Question on two coniferous trees

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Question on two coniferous trees

Post  Vitusus on Sun May 22, 2016 10:06 am

Hi there,

I need a help with two trees that I inherited in the ground when I bought the house in which I live now:







This first one I firstly need to identify as I am not sure what kind of tree it might be, it looks like some variety of spruce but who knows. It is around 150 cm tall and as you can see from the pictures it was quite badly shaded from the back side and has almost no branches on that part.

I want to leave it in the ground for now, but I would like to prune it a bit, so there is more light going inside the tree. And I am also thinking about getting the height of the tree down, so that in the future it might be replanted in some kind of bonsai pot. What do you think, can I do some pruning now or should I wait for some better time?


Second tree is I think a yew:




This one is slightly over 2 meters high and I am thinking of leaving it in the ground permanently, but I would like to style it a bit, it has a multi-trunk structure - the trunks are separating almost at the ground level. Now that I am looking at the picture, I might be tempted to put it out of the ground one day but I will have to make it much shorter and work on the branch structure and style of the tree which will need some thinking Very Happy

Anyway, I would like to know if I can do anything to this yew now or when is the best time to do it?

Thank you very much for your advice.

Regards

Vitusus

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two pines

Post  geoffm5eay on Sun May 22, 2016 11:12 am

The second one looks like a Yew. The first possibly Spruce but not sure.

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Re: Question on two coniferous trees

Post  Dirk Hoorelbeke on Sun May 22, 2016 11:28 am

first is a picea glauca conica. https://www.rhs.org.uk/Plants/83270/Picea-glauca-var-albertiana-Conica/Details?returnurl=%2Fplants%2Fsearch-results%3Fform-mode%3Dfalse%26query%3Dpicea%2Bglauca%26aliaspath%3D%252fplants%252fsearch-results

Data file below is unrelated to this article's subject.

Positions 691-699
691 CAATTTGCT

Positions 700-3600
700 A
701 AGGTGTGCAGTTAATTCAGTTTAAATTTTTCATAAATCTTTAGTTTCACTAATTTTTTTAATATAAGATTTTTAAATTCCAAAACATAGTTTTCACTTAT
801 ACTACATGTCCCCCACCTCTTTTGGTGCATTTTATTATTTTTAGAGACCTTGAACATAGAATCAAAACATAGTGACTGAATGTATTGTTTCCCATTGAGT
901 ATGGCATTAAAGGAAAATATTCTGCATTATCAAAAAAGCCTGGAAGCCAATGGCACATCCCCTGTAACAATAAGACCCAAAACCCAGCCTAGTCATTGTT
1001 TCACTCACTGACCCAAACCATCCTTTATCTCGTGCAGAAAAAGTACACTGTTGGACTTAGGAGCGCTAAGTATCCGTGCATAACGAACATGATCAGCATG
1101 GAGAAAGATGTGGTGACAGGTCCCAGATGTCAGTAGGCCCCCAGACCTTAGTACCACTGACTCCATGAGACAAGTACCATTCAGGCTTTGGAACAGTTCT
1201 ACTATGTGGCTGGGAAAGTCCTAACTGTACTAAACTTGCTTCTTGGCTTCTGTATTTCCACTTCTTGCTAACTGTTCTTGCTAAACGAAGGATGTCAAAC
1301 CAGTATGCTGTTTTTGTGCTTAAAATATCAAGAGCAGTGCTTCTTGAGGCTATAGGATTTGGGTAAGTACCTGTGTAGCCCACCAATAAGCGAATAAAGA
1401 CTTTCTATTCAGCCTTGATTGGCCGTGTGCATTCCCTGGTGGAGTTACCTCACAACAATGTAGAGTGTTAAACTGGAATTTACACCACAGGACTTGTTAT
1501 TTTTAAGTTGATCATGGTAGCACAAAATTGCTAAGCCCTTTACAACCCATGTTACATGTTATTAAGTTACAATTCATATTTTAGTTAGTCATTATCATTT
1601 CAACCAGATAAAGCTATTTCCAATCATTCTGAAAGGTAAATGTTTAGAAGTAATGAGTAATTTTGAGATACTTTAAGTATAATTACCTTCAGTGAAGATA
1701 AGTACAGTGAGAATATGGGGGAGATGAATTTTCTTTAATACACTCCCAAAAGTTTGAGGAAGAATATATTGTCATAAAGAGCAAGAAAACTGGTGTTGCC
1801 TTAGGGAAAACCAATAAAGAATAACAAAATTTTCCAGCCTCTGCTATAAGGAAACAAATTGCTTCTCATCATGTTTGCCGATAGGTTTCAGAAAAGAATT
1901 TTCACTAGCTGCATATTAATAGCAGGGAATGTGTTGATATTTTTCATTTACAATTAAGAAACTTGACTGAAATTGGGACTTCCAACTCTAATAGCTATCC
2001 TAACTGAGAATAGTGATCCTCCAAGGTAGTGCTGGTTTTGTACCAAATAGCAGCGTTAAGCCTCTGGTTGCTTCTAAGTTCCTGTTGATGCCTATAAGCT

very susceptible for spider mites. The browning on this example might be caused by it. Not optimal material for bonsai. Second is taxus baccata fastigiata, grows strait up, but can be trained as bonsai, the same as his not fastigiata brother.

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Re: Question on two coniferous trees

Post  Indo Andreas on Mon May 23, 2016 12:41 pm

Nice trees. You can prune it without problem, start with the dead branches cut 3mm before the trunk , don't cut mor the 20-30% of the foliage at any given time, don't all new tips on your tree, plants like Juniper don't like it and can even die. If you like to take it out, go around the tree 50-60 cm and start digging a channel about 35-40 cm deep, then cut with a spate the roots below 45 degree angle, but only a quarter or a third max at a time, close it watch the tree respond, 3 month in, do the next third and so on. After you done all roots should be cut below and new finer roots should be established. Make sure you got all the way to the centre too.


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Re: Question on two coniferous trees

Post  Vitusus on Mon May 23, 2016 1:29 pm

Thank you, I think I will prune some of the branches at the moment to see more into the trees' structures and the I will see what to do next, I might take more pictures.

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Re: Question on two coniferous trees

Post  augustine on Mon May 23, 2016 3:14 pm

the yew is an upright growing variety and it will be a constant battle to wire the branches down. It will take wiring and rewiring, the variety was developed for upright growth. My opinion are that they are unsatisfactory for bonsai.